AMD's FidelityFX Super Resolution world just got a whole lot bigger

Resident Evil Village image of man with big hammer
(Image credit: Capcom)

AMD's FidelityFX Super Resolution is seriously expanding as of today. As well as being added into Resident Evil Village at some point next week, the source code for team Radeon's spatial upscaling technology has just been made available to everyone via the GPUOpen platform.

Maybe more importantly for broader future implementation of the upscaling tech, it has today been released, via a beta branch, for the Unity game engine, and as a patch for registered Unreal Engine developers, too. With effectively native support for FSR now baked into two of the biggest third-party game development engines around, there is almost no reason for any game built from them not to incorporate the performance bumping feature.

We've been mightily impressed with what we've seen of FidelityFX Super Resolution so far. Sure, it's not going to deliver the sort of frame rate finessing you'll experience with Nvidia's more AI-focused Deep Learning Super Sampling feature, but it's free, open to practically all modern GPUs, and simply works.

It's also not been that widely available either. But AMD is announcing a further four titles today, taking the full total to 12. Though it's also worth saying that only Resident Evil Village stands out as a particularly big game to benefit from the FSR update, with Necromunda: Hired Gun, Arcadegeddon, and Edge of Eternity following the horror.

Still, with FSR hitting two of the biggest game engines that's only going to find it appearing in the settings screens of more big games.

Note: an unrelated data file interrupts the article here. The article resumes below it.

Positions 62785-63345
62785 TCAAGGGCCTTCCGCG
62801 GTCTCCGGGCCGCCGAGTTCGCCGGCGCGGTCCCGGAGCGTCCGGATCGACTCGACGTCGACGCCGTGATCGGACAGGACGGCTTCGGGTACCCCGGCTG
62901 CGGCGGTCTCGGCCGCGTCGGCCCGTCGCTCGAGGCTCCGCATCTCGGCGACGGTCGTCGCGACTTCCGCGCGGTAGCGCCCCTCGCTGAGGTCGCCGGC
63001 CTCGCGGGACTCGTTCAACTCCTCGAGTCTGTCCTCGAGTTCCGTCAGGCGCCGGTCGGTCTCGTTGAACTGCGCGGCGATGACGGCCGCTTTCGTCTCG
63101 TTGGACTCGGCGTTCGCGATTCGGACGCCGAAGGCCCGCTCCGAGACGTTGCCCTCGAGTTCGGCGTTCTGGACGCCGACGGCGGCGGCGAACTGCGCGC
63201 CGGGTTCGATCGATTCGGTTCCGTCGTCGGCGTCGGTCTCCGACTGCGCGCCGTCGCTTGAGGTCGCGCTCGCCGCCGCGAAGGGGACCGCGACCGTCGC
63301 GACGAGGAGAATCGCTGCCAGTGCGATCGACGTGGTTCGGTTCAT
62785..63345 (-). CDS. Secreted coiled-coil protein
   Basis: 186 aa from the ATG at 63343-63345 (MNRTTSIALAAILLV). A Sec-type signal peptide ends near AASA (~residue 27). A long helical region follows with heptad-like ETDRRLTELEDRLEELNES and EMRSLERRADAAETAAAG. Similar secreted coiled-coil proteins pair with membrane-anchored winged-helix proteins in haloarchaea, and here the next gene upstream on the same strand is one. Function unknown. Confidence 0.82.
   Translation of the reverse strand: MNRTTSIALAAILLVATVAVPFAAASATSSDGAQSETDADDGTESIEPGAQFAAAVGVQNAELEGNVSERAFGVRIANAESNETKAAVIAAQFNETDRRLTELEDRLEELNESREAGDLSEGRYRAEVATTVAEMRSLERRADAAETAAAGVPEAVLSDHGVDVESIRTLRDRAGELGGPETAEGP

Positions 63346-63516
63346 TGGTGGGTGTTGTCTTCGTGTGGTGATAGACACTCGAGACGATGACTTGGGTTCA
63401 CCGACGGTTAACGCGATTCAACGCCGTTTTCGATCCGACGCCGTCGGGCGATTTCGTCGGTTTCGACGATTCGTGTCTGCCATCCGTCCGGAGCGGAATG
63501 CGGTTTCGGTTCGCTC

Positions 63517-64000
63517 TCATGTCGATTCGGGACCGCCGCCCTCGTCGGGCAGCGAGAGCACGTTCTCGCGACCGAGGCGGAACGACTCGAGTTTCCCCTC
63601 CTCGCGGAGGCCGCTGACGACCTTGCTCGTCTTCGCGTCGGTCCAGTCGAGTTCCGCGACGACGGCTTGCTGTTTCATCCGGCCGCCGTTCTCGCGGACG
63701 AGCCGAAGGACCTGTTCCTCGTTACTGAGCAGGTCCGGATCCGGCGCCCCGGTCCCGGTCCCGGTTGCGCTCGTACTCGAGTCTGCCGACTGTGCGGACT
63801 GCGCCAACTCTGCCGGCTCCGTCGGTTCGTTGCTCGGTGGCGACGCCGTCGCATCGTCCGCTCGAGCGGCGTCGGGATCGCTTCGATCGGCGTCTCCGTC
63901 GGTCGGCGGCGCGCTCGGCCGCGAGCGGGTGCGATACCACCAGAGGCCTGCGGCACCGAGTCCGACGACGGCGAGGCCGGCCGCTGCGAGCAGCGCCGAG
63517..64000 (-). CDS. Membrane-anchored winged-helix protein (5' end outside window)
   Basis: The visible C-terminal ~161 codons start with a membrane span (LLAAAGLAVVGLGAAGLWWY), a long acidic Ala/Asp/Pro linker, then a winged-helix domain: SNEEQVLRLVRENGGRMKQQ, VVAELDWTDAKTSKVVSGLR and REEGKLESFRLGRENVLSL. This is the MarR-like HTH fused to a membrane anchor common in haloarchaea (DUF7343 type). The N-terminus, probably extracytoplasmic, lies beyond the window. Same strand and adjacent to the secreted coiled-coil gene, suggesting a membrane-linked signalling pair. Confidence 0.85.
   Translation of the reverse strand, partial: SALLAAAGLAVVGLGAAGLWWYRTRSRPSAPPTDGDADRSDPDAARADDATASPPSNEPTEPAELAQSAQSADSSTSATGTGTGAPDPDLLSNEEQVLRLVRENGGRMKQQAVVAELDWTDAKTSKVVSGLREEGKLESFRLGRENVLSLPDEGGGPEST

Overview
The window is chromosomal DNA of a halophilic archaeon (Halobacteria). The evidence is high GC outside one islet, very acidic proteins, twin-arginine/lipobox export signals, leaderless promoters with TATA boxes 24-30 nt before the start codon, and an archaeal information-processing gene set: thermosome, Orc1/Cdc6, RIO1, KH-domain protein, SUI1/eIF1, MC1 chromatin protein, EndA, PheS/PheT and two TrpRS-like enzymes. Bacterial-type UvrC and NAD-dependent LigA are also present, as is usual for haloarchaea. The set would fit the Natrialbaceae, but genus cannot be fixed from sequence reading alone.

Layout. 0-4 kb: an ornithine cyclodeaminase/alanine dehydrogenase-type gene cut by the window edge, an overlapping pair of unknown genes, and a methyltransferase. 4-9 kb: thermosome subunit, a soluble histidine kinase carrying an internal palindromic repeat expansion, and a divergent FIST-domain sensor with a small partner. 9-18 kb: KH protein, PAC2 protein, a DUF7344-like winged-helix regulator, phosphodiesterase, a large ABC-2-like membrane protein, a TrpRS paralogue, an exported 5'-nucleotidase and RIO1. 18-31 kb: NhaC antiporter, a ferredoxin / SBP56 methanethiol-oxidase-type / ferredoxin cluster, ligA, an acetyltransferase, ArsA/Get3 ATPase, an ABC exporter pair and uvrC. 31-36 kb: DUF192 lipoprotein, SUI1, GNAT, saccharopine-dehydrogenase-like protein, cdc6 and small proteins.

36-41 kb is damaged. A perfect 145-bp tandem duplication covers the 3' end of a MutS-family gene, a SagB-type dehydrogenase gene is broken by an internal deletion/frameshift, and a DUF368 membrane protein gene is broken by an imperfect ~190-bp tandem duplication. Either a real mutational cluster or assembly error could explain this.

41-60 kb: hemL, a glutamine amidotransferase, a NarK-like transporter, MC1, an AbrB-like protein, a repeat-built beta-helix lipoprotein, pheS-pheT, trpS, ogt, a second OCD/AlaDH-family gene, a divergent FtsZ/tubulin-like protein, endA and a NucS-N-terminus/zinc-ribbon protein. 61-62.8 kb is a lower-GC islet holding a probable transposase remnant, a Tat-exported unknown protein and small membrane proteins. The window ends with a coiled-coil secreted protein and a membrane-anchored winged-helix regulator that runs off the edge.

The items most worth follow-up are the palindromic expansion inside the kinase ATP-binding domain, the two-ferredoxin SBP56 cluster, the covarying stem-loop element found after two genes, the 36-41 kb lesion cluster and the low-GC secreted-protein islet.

(Image credit: AMD)
Your next machine

(Image credit: Future)

Best gaming PC: the top pre-built machines from the pros
Best gaming laptop: perfect notebooks for mobile gaming

If you want to get an idea of what FidelityFX Super Resolution looks like on your own system, especially if you don't have one of the few current games with support, then AMD has also published a handy little sampler.

It's a single demo scene anyone can download from the GPUOpen site and run on their machine to see what the different levels of FSR look like. You can change the settings on the fly, compare with traditional bilinear upscaling, and there's even a handy little magnifying glass tool to give you an up-close and personal look at the pixels as they change.

The FSR sampler gives a fascinating look at the tech on its own, so is well worth checking out. You can download the demo directly from this link.

Dave James
Managing Editor, Hardware

Dave has been gaming since the days of Zaxxon and Lady Bug on the Colecovision, and code books for the Commodore Vic 20 (Death Race 2000!). He built his first gaming PC at the tender age of 16, and finally finished bug-fixing the Cyrix-based system around a year later. When he dropped it out of the window. He first started writing for Official PlayStation Magazine and Xbox World many decades ago, then moved onto PC Format full-time, then PC Gamer, TechRadar, and T3 among others. Now he's back, writing about the nightmarish graphics card market, CPUs with more cores than sense, gaming laptops hotter than the sun, and SSDs more capacious than a Cybertruck.